Sleep deprivation. It can be the bane of parenthood. Everyone talks about how much sleep you’re getting or not getting. But what happens when it’s not the amount of sleep that’s the issue? What happens if you can’t actually fall asleep in the first place? One of the most common complaints I’ve heard lately from clients, friends, and on Twitter is that people simply can’t get to sleep. They’re exhausted, but at the end of the day they can’t turn their minds off, they’re too wired, they’re too stressed, they’re too…(insert your reason here) to let their bodies relax and drift into dreamland.
When I was younger, I had a lot of trouble sleeping. It started when I was a kid, being afraid of the dark, and then as a teenager I suffered night-time anxiety. I would be fine all day, but as soon as it was time to go to sleep my mind would go wild with worry, about school, friends, boyfriends, my parents, life, nuclear war, and all the things I had pushed down throughout the day. My dear mom, (who was far more in tune with me than I would have admitted as a teenager) gave me a relaxation tape. Yes, an actual cassette tape. And it has made all the difference in my sleeping habits.
Many of us are so desperate for sleep, we think that a sleeping pill or some other crutch will help us. But in the long run, for the sake of our minds and our bodies, wouldn’t it be better to search out coping mechanisms that allow our bodies to relax and rest naturally? (Disclaimer: if you have a condition or illness that necessitates the use of a prescription, that is an entirely different story and your health professional should guide you in your decisions.)
It's common sense that a quiet and calm environment is key to restfulness. Many of us know the types of the things we “should” be doing, and what we shouldn’t. If we’re tapping away on our laptops while watching TV in bed, for example, we’re not doing a lot to quieten the mind. Calming the mind and, in turn, the body, are two important steps in setting yourself up for a night of rest. Personally, meditation and relaxation techniques are a surefire way for me to clear my thoughts, release tension in my body, and let my mind sail into the land of nod.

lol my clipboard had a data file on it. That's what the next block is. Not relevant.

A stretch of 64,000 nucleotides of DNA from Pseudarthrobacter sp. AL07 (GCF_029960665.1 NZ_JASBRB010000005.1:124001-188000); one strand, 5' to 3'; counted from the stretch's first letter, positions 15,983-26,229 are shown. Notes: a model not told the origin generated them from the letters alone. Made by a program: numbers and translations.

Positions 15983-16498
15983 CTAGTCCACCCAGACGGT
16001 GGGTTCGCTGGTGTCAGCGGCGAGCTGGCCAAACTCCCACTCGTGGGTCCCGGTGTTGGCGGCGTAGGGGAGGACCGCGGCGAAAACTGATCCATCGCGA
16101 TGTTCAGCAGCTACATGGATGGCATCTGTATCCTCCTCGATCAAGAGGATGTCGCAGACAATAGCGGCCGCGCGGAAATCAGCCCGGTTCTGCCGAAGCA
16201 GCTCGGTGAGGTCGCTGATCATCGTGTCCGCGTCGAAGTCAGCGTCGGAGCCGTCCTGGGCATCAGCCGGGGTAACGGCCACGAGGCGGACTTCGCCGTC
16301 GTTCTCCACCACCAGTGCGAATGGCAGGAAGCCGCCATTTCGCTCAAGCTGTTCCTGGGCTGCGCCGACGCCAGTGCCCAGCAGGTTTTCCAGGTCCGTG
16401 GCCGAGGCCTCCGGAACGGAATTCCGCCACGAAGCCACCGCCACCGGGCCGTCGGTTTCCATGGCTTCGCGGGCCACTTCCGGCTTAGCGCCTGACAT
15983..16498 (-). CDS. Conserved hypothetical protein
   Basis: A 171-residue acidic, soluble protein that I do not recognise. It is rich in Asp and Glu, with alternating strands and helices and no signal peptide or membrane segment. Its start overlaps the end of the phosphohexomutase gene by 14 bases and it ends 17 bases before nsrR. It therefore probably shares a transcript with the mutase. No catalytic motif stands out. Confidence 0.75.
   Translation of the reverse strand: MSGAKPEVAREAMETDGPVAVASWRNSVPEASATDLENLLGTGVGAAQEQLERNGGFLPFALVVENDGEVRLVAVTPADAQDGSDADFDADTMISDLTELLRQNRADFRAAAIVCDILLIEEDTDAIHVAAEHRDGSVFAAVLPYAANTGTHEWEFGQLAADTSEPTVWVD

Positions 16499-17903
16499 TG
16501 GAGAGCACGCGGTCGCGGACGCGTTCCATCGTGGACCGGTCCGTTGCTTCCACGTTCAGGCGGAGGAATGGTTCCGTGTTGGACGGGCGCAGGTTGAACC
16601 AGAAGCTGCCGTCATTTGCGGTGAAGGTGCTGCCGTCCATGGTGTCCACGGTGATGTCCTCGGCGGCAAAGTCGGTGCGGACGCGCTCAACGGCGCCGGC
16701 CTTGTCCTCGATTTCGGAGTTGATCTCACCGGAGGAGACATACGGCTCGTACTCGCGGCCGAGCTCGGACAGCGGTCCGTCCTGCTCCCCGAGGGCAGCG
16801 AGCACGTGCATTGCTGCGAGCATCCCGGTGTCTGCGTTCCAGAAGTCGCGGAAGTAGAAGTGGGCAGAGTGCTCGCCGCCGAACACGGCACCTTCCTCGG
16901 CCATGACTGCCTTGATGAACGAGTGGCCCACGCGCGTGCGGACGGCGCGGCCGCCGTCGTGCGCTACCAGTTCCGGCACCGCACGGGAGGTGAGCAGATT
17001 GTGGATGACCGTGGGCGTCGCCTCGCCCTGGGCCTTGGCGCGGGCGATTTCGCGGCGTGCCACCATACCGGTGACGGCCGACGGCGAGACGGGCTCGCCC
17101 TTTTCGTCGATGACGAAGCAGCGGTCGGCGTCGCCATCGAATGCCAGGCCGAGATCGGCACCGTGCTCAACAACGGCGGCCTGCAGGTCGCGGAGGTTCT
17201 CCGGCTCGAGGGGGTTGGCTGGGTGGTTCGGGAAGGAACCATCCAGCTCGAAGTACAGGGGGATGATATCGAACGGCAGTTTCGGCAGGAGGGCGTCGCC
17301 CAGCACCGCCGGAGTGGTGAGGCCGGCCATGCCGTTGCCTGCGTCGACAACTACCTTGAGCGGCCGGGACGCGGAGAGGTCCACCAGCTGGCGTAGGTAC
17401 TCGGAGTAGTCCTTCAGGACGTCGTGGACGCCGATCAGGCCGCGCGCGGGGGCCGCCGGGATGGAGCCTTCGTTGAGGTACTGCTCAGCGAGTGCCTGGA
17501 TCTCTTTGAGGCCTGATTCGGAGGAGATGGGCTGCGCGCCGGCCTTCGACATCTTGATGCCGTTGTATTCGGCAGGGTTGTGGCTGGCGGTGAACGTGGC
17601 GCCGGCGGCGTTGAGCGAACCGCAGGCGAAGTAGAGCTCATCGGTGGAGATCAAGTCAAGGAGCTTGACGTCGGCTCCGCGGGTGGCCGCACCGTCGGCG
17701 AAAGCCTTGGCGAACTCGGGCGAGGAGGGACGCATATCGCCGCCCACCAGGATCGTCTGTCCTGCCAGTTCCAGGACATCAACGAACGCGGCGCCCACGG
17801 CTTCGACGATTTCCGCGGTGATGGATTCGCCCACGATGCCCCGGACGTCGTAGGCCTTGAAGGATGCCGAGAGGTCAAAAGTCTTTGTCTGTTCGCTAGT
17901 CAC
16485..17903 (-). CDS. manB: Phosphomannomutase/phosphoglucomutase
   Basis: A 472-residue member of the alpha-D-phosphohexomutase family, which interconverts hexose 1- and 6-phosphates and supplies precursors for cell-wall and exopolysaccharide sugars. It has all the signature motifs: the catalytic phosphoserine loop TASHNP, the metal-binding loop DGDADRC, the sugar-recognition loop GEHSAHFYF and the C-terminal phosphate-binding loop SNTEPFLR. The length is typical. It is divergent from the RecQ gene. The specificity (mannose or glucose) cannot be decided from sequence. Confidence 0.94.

Here are my top three meditation/relaxation techniques to use at bedtime.
1. Counting Breath
Find a comfortable position lying down on your back. Bring one hand onto the belly and one hand onto the heart. Allow yourself to become conscious of your breath. Begin the counting breath, breathing in for the count of 4 (or 5 or 6 etc.), and breathing out for the equal number count of 4 (or 5 or 6 etc.). Deep, calming breaths keep your heart-rate down and encourage the body to relax deeply. This helps the body prepare for sleep.
2. Autogenic Relaxation
From head to toe, bring your attention to each body part and mentally encourage it to release. Start at the feet, and say to yourself: “My feet are relaxed, my feet are relaxed, my feet are completely relaxed.” Then repeat with each body part. By focusing on each area of the body, you are releasing unnecessary tension and allowing the body to come into a state of rest.
3. Tense and Release
Beginning with the feet, tense all of the muscles in the feet and toes. Hold for a breath, and on your next exhalation let all of the muscles in the feet relax. Work your way up the body, one body part at a time. By tensing the muscles and then releasing them, we are encouraging the body to differentiate between a tense and relaxed state. This allows us to let go of extra tension we may be holding unnecessarily.
Because we live in an age of quick fixes, we often get frustrated if things don’t work right away. I suggest trying one of these techniques for at least two weeks to allow the body to get used to a new routine. Need more help with sleeping? Check out our very own Dr. Kim’s 12 Tips for a Better Sleep.